Debunking Dan Brown
Brown’s new book, The Lost Symbol, faces its toughest critic yet: Michael Baigent, the historian who accused Brown of lifting his material in The Da Vinci Code (and lost in court). Baigent’s verdict: It’s bloody awful.
An editor of The Daily Beast with a sense of humor contacted me and asked if I would review Dan Brown’s latest book. I liked his idea and agreed, though I realized that it put me in a potentially difficult position, having gone head to head in court with Dan Brown over the claim that he misappropriated the intellectual property created by Holy Blood, Holy Grail; a case my colleague and I lost, expensively.
But that is the way of such things: Someone wins and someone loses. There is little point in carrying resentment afterward.
Nevertheless, writing a review of The Lost Symbol might easily be seen by some as a way for me to score points or exact some kind of cheap revenge, so I resolved to be scrupulous; to praise what was praiseworthy and to criticize what wasn’t.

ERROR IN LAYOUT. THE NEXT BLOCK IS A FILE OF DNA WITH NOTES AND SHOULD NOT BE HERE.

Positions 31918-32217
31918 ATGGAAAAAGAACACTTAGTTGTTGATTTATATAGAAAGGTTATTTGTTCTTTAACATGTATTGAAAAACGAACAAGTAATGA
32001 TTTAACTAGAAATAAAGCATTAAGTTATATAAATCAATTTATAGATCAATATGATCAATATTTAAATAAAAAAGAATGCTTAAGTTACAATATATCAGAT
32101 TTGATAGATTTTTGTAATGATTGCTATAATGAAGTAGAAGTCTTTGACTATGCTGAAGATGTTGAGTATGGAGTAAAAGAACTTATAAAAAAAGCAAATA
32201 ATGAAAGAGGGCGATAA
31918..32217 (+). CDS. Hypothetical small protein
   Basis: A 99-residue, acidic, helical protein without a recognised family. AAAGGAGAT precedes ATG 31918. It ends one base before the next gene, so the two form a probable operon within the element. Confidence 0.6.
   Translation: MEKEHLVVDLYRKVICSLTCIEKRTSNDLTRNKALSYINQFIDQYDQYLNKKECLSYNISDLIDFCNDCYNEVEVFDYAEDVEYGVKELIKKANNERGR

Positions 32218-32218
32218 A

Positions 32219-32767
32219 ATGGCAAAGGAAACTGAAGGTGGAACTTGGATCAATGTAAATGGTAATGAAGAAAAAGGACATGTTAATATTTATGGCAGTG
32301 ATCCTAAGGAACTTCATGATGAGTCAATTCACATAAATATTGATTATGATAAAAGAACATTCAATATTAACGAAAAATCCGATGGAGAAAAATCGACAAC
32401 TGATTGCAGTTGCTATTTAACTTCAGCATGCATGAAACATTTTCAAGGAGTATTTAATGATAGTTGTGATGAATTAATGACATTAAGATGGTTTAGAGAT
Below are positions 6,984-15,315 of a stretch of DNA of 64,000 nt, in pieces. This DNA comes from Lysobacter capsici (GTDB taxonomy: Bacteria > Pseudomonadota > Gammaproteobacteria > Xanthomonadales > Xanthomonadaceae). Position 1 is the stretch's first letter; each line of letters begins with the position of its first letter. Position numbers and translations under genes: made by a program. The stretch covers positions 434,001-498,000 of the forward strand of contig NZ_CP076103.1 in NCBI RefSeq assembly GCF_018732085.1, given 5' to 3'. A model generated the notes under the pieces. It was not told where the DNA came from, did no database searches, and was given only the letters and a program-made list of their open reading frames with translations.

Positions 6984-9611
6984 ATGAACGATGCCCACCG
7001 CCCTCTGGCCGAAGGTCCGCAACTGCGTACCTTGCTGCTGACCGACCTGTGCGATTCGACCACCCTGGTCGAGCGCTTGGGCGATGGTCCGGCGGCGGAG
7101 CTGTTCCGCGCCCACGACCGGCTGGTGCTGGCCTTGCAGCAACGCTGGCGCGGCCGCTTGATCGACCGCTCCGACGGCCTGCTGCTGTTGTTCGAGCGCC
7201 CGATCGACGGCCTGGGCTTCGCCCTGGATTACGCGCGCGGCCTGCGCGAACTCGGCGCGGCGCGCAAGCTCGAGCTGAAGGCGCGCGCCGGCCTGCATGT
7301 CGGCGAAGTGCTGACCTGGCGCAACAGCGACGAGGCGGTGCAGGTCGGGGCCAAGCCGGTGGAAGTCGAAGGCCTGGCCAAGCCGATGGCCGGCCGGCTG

I closed the book, took a deep breath, and looked at the ceiling in despair: The book was awful. It was so bad that it was a candidate for the worst book that I had ever tried to read. And I had another 501 pages to go.
I had briefly met Dan Brown during the court case and he seemed to me a perfectly friendly and polite man, rather shy and, so far as I could tell, unable to truly understand why we had brought the case at all. He was not the sort of person against whom you harbored anger.
With the end of the publisher’s embargo, I received the copy of his latest book, opened it, and settled down to devour a fast-paced thriller.
By Page 8, my plan fell to pieces. I closed the book, took a deep breath, and looked at the ceiling in despair: The book was awful. It was so bad that it was a candidate for the worst book that I had ever tried to read. And I had another 501 pages to go.
Whatever else it did, The Da Vinci Code at least had a furious pace. It galloped along from one crisis to another, revealing mysterious and enigmatic secrets on the journey.
But The Lost Symbol dies repeatedly; it doesn’t ever have the chance to develop any pace because Brown dumps chunks of often irrelevant information directly into the text, stopping the narrative dead in the water.
It is a very peculiar style, and I am amazed that his editor didn’t rewrite those pieces for him.
An early example comes when the ubiquitous protagonist Robert Langdon arrives in Washington by private jet. In a particularly mundane exchange, he is told that he would look good in a tie. He hates ties. Suddenly the reader is treated to a history of ties involving Roman orators and Croat mercenaries. It is as if Brown wants us to think that he is a great scholar rather than a deft hand at computer searching.